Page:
Summer inspiration

How do you like your summer flowers? I love an informal display, with blousy blooms and colourful vases. Most of my vases come from charity shops. I have hundreds of them – I don’t know where to put them all. Every time I go into an op shop, I come out with some kind of glass, ceramic, pottery, metal or china vessel of sorts. What’s your weakness, flower or otherwise?

Can you guess these flowers?

Here’s a bit of fun. Who can tell me what these flowers are? Leave a comment if you know.

Summer posy



A quick summer posy. Virtually anything looks good in a vase with daisies or roses – and a posy of both looks divine. So country chic.

Boxed flowers

I have a thing for old wooden boxes at the moment. They make excellent vases – at least, they do if you put a waterproof container inside the box to hold the flowers. In this case, you need a rectangle-shaped container. Add some floral foam, or scrunched up chicken wire, and insert your flower stems. Easy.

Floral workshop in Wellington

Vase with white chrysanthemum
basket2Candelabra and flowersvase of red roses candlesvases-redWedding glasses flowers
This weekend I’m holding a workshop in Wellington at HANDMADE on Tablescapes: table flowers, centrepieces and wreaths for special occasions. I’ll be talking about some of the designs above as well as demonstrating wiring techniques and different types of displays. Check out the workshop here. I’m also running a workshop on Growing and using herbs for culinary, cosmetic and medicinal purposes. I had great fun last weekend making my own perfumes with herbs to bring to the workshop. Check out my herb class here.

Kalanchoe cut flowers

Kalanchoe blooming branchKalanchoe flower blossomsKalanchoe
The potted indoor Kalanchoe blossfeldiana (aka flaming Katy) is in bloom for about 10 weeks over winter and early spring, so it makes sense that it lasts well as a cut flower too. It certainly looks pretty in a vase, and I’ve seen it used in wedding bouquets. There are both single and double flowered forms, and the blooms come in vibrant colours or paler hues.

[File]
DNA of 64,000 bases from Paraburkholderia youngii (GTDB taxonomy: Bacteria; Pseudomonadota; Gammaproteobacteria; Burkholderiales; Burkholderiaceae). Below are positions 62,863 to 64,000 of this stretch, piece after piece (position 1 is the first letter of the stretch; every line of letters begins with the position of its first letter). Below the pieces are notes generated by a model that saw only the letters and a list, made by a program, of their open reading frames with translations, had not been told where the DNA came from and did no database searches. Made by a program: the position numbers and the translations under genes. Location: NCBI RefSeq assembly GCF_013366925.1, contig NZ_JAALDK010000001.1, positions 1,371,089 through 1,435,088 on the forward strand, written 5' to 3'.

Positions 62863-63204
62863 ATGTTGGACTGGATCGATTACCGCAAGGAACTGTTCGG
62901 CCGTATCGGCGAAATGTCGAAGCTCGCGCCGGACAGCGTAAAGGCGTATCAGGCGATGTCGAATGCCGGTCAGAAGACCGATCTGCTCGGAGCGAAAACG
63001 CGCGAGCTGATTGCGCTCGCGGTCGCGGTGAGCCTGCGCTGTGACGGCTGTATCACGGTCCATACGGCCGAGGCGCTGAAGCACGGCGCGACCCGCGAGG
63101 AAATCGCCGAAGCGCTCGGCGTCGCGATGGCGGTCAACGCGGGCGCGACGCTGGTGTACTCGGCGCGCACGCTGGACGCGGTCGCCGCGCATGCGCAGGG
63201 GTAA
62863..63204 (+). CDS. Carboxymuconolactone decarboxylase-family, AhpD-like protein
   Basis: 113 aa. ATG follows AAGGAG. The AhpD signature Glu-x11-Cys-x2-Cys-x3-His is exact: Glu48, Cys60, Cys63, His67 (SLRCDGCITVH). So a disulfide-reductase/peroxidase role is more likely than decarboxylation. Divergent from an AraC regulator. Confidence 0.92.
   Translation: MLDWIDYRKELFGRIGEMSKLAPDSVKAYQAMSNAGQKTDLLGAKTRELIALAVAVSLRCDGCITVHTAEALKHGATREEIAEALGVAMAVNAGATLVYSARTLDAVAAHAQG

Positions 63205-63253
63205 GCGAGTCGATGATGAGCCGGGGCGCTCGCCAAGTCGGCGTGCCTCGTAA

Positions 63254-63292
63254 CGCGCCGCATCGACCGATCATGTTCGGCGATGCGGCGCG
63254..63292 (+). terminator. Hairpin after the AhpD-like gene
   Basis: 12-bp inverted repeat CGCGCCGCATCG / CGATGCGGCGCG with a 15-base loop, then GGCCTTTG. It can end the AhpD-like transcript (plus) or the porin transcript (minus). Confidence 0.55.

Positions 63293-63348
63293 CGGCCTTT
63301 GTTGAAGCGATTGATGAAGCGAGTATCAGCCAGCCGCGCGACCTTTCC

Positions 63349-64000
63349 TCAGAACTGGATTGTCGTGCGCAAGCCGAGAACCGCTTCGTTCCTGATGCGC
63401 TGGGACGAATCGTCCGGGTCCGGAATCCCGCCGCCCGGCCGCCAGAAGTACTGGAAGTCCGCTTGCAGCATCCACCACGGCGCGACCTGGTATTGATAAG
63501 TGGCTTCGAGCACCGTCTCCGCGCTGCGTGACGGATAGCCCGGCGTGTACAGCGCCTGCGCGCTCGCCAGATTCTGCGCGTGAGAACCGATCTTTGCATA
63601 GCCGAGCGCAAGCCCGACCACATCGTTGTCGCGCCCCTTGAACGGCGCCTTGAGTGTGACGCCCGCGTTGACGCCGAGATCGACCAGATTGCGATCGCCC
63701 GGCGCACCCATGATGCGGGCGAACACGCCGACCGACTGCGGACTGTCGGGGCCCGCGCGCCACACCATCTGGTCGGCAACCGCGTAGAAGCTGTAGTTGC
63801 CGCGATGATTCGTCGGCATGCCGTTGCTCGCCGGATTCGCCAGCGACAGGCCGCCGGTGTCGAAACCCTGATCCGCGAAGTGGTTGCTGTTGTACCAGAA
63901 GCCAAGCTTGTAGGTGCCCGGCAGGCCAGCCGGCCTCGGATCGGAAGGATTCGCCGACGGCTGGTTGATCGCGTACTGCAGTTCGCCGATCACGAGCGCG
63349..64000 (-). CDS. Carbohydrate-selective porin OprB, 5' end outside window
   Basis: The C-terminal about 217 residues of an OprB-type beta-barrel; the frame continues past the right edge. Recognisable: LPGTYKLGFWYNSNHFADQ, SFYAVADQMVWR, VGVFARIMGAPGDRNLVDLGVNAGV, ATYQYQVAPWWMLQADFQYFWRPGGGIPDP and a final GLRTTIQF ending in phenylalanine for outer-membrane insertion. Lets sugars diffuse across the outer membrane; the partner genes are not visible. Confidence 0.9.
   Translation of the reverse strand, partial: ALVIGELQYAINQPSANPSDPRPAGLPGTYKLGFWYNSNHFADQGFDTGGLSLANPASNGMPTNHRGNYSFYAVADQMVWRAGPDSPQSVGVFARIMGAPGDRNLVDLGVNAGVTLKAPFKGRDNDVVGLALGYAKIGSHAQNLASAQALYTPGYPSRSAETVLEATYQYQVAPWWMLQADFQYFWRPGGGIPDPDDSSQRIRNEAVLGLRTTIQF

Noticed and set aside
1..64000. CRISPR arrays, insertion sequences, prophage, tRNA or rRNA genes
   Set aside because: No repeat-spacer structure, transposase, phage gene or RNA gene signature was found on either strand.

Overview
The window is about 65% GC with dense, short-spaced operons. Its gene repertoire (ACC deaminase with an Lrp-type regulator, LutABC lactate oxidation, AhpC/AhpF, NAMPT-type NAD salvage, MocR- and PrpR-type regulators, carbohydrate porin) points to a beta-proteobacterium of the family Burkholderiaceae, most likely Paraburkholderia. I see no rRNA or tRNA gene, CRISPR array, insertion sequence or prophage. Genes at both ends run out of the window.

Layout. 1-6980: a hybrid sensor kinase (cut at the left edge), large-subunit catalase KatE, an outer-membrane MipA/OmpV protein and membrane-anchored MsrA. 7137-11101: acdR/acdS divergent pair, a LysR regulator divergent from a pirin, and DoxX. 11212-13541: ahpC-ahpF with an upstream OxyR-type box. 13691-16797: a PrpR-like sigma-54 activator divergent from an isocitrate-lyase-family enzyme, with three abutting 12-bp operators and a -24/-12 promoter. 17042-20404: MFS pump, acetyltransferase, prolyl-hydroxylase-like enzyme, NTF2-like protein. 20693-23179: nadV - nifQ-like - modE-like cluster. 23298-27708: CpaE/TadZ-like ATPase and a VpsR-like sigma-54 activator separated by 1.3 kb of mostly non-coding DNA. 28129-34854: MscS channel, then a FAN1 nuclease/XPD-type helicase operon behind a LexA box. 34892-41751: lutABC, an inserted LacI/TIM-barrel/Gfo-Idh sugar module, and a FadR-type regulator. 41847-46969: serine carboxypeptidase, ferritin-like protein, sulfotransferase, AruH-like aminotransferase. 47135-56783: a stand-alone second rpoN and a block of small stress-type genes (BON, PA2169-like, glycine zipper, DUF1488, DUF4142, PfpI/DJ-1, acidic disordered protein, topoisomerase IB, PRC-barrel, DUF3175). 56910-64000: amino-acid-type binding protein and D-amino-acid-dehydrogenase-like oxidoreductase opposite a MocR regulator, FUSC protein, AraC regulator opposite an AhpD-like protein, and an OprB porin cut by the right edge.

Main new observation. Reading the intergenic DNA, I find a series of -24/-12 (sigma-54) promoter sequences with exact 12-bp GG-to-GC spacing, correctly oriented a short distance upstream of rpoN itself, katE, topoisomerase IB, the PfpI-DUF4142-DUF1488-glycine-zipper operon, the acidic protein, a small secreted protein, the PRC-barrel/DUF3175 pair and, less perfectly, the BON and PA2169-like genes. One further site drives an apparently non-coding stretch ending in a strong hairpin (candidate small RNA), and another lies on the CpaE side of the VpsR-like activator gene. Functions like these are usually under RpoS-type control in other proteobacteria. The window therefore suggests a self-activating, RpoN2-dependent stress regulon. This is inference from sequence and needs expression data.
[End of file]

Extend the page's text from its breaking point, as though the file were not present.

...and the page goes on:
Displaying flowers

Crochet vase
Glass vaseSelection of vases
You can virtually make a vase out of anything, including crochet bags, glass jugs, and lab cylinders, small jars and hanging candle holders. Am I right? Don’t these look great?

The crochet bag has a small tube inside to hold the flowers.

Flowers for the table

table flowersBlue table centrepieceHere are two very different floral creations that would both suit a casual centrepiece. The top image shows roses, jasmine and unripe strawberries in a fancy vase; the bottom image is a collection of blue flowers in plain metal dishes. Both look striking in their own way and both look like they’ve been casually thrown together on the spur of the moment – none the worse for it.

Image source: rose bouquet Moonlight Rainbow; blue flowers Basket Bike.

Happy New Year!

Cup of tea and summer blooms

Happy New Year everyone! I’m very excited about this year, with all its opportunities. Flowers have been planted for cut flower production and my new online magazine, Sweet Living, has been launched. (Check it out here). But I’ve decided not to let myself get so busy this year as to not be able to stop for a cuppa and smell the flowers. I simply adore flowers – without them life would be less beautiful, I reckon. Here’s to a good year to you and yours.

Sunshiny blooms

Hydrangeas and roses
Pink roses in elephant vaseHydrangeas and celosia
It’s officially summer and the roses are finally coming thick and fast. They’ve been late this year. In fact, that’s been the case for many plants. Some commercial growers have reported that their crops have been slower to bloom this year – four to six weeks slower – due to the amount of cloud cover. Apparently we’ve had more cloudy days than usual. Rain too, I’d say.

Roses look terrific in small vases (like this cute little egg cup display from Celebrations, and the pretty pinky blooms in the elephant teapot at Style Me Pretty) or larger ones, as seen over at Florali. Those crinkly blooms beside the roses in the photo directly above are celosia, or cockscomb.